Fishing lorries from Scotland and Devon have descended on Westminster to stage a protest against the Brexit red tape they say is either delaying or ruining exports of their fresh shellfish to the EU.
Trucks with slogans including “Brexit carnage” and “Incompetent government destroying shellfish industry” parked metres from Downing Street on Monday, but they stopped short of carrying out their threat last week to dump fresh fish close to No 10.
“We strongly feel the system could potentially collapse,” said Gary Hodgson, a director of Venture Seafoods, which exports live and processed crabs and lobsters to the EU.
“Boris Johnson needs to be honest with us, with himself and with the British public about the problems for the industry,” he said.
One operator, he said, needed 400 pages of export documentation last week to enter Europe.
David Rosie at DR Collin & Son, which employs 200 people, used to send one or two lorries a night to France carrying live crab, lobster and langoustine worth about £150,000.
He said he had not exported a single box this year. Fishers, he said, “lost their livelihoods in the turn of a clock” when Britain left the EU’s orbit on New Year’s Eve.
Johnson has said he “understands the frustrations” of businesses exporting to Europe and pledged that any business experiencing difficulty exporting to the EU “through no fault of their own” would be compensated from a £23m fund that was being set up.
He claimed that one of the current problems impacting exports of fish was Covid curbs.
“Unfortunately, the demand in restaurants on the continent for UK fish has not been what it was before the pandemic,” Johnson said.
Exports of fresh fish and seafood have been severely disrupted by delays since the UK’s transition period ended on 31 December with full customs declarations, guarantees over rules of origin and health certificates required for every consignment.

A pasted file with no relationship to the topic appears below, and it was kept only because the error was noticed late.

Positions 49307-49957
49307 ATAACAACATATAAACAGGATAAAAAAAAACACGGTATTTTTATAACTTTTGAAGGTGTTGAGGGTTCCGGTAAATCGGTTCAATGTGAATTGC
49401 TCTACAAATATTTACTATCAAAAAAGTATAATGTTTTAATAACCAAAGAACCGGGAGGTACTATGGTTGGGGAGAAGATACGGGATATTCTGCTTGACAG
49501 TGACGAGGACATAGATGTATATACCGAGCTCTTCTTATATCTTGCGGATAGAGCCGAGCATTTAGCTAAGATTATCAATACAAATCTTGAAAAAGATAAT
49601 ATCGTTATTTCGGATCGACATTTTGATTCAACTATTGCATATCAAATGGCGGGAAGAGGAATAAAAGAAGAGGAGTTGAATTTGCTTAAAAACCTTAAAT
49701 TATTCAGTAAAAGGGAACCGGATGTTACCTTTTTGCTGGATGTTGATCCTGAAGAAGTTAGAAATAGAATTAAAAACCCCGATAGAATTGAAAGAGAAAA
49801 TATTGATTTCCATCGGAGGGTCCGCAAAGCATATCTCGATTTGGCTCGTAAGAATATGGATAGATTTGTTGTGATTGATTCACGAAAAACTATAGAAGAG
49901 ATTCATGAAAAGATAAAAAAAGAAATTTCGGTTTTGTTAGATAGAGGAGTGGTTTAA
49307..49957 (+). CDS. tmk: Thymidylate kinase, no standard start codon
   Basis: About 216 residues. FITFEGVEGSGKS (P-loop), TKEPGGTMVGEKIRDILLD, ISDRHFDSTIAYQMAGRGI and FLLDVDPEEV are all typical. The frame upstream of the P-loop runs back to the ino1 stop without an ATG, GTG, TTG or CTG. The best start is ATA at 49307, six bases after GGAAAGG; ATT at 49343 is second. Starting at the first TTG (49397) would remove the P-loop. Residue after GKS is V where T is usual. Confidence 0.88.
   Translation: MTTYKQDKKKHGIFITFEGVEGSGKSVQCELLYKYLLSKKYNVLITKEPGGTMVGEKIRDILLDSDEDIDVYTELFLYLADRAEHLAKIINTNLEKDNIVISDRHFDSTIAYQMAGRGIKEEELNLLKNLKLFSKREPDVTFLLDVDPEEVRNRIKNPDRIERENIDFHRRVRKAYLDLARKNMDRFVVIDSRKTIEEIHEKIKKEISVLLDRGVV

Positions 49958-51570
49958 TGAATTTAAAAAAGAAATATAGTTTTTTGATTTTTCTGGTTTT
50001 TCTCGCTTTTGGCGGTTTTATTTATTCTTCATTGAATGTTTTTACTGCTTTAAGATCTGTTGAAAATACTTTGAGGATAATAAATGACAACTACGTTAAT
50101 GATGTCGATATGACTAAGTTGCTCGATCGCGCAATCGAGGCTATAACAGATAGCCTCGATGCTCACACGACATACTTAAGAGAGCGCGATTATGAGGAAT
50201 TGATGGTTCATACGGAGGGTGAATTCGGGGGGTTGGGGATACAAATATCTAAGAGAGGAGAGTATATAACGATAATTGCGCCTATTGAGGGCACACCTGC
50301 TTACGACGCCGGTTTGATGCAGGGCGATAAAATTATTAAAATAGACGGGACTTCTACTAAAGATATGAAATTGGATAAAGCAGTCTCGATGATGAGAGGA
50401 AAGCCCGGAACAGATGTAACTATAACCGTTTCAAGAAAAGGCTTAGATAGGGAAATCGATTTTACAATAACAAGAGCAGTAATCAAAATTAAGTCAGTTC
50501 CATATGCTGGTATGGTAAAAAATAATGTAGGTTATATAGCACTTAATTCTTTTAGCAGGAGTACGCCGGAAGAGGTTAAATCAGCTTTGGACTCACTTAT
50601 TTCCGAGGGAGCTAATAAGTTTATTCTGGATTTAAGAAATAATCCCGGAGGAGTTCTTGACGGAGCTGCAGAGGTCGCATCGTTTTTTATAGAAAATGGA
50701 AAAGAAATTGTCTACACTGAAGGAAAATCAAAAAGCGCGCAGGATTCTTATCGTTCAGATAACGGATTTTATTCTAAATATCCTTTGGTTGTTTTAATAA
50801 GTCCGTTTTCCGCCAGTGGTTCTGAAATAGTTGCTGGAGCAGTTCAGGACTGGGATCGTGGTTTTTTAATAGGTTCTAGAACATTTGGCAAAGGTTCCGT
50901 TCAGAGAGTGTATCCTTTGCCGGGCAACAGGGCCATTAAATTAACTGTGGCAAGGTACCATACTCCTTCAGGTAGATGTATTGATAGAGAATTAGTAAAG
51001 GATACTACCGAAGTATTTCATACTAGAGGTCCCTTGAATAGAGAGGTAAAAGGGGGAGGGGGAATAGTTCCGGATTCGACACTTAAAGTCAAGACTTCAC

Food exporters have been hit badly as they also require a health certificate.
In addition, any haulier with a mixed load, or “groupage”, can be held up if just one box on the trailer does not have the right paperwork.
The resulting red tape from Brexit has prompted some importers to pay extra for empty trucks to cross the Channel in order to guarantee supplies can get into the country, one EU logistics company said.
The company, which did not want to be named, said it had about 50 trucks delivering cargo every week from the EU to the UK, but they were returning empty as importers in key industries such as the motor sector were willing to cough up to ensure smooth passage.
“Companies are willing to pay the price for the trucks to go back empty because it’s cheaper than being stuck in a lorry park for four or five days,” said the source.
“We charge €400 to €600 a day, so it’s cheaper for companies to pay for the trailer to go back empty and then get another delivery back into the truck. It’s stupid at the end of the day but that is Brexit.
“If they have a delivery coming from Belgium or Germany they would prefer the truck to go back and get a second or third delivery,” they added.
“The UK is already the laughing stock of Europe with Brexit, but I have to say, and I don’t enjoy saying this, we are making a lot of money out of it,” said the source.
The Haulage Association has said “something has to give” over the behind-the-scenes chaos.
“The government is dodging bullet after bullet. If it were not for Covid this is a disaster that would be on the front page every day,” said Rod McKenzie, policy director.
Even with the correct paperwork one driver claimed he was issued with an on-the-spot £300 fine because it had taken so long for customs paperwork to be checked as his 24-hour “Kent access permit”, required for all international truck drivers crossing the Channel, had expired.
The Department for Transport said that if a driver’s permit has expired, they should get a new one free of charge on the government’s website.